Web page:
Then back into Manhattan where an author friend tells me of how Twitter and his own participation in publicizing his books through social networking has changed his life, and with the property prices falling, he will now be able to buy himself an apartment in the city. He, along with the Grameen borrowers, (and myself) did not participate in the stock market, flipping, swapping, shorting culture of this past decade (or two). We earned our living, set aside some savings, have some cash in the bank, and are building our futures, and are very optimistic about the future. Because we OWN our futures. We have not gambled with other people's money.

And last but not least, an evening at the Broadhurst Theater on Broadway premiere of Phyllida Lloyd's spectacular play, "Mary Stuart" starring Janet McTeer and Harriet Walter. The stunning New York Times review by Ben Brantley stated, "...it is hard not to be at least a little in love with -- and more than a little in awe of -- the very leading ladies in Phyllida Lloyd's crackling revival...of this tragedy of double-dealing politics."

He then went on to add that, "It is also one of the most unsettling studies I know of the captivity in which heads of state are condemned to live. (Note to Michelle and Barack Obama: See this immediately)."

The party afterwards at Tavern of the Green revealed the true theater community of New York. There is so much joy in this creative group of American and British and Irish actors who support one another's work. No one can crush the spirit of those who are doing what they love to do, and sharing it with us. Broadway, films and books all will continue to sustain us even during rough economic times. It is fascinating to note that the director of beautifully intense this theatre classic, also brought us the stage and film versions of the uplifting "Mamma Mia".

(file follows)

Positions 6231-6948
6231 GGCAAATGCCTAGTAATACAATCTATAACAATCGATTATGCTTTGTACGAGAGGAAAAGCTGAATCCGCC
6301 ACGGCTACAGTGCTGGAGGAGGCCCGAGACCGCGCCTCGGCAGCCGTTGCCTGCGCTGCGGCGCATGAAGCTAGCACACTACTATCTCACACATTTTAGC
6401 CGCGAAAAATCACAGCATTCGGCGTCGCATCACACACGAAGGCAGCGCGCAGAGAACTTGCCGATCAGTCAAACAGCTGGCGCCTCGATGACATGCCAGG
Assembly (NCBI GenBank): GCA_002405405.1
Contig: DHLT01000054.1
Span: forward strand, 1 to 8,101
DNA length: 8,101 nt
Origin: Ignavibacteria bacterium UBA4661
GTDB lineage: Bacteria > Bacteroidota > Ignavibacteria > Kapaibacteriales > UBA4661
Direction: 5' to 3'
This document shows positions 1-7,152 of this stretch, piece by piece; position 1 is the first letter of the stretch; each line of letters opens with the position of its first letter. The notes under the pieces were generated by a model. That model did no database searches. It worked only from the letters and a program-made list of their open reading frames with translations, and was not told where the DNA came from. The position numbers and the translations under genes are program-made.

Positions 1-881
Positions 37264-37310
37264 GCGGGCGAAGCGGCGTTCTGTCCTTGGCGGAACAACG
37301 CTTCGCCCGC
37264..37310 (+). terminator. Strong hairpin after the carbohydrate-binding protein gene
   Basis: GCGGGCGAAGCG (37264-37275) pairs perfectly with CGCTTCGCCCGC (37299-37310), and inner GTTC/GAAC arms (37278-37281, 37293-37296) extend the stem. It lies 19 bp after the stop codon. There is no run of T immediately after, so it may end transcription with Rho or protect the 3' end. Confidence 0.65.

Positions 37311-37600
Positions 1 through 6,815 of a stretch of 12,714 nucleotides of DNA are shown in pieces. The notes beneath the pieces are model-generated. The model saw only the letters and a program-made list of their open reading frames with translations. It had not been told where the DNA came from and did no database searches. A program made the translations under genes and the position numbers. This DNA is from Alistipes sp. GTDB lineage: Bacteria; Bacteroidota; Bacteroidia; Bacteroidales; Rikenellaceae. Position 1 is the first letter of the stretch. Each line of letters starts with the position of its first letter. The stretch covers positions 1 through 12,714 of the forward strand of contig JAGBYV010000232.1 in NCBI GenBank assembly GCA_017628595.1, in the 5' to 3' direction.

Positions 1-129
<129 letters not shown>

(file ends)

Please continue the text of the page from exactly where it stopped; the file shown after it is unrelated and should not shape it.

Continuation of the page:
And that leads to the end of my American stay this week...the country is on the move and it is very exciting to experience. But the media masters who are shaping the Obama's own Camelot, like the bankers behind the scenes, shaping the economic "recovery" , be forewarned: If they continue to try to create a United States of America in which there is an "Us" and "Them", it won't work. We are indeed, "all created equal" and we will take back our power, even as they lead us to execution...stunning in our glory, just as Mary Stuart, when Elizabeth I condemned her. The women borrowers in Queens, the women who have been left out of the leading roles in the economic recovery, the women on stage and directing the play, will all be heard. And the staid grey suited system will not crush the spirit of this country. Nor will the "fixers" be allowed to "own" the images. We are taking it back, piece by piece, and the "masters of the universe" will be left, just like Elizabeth I, diminished, servant-like, and alone...behind the Greenwich gates.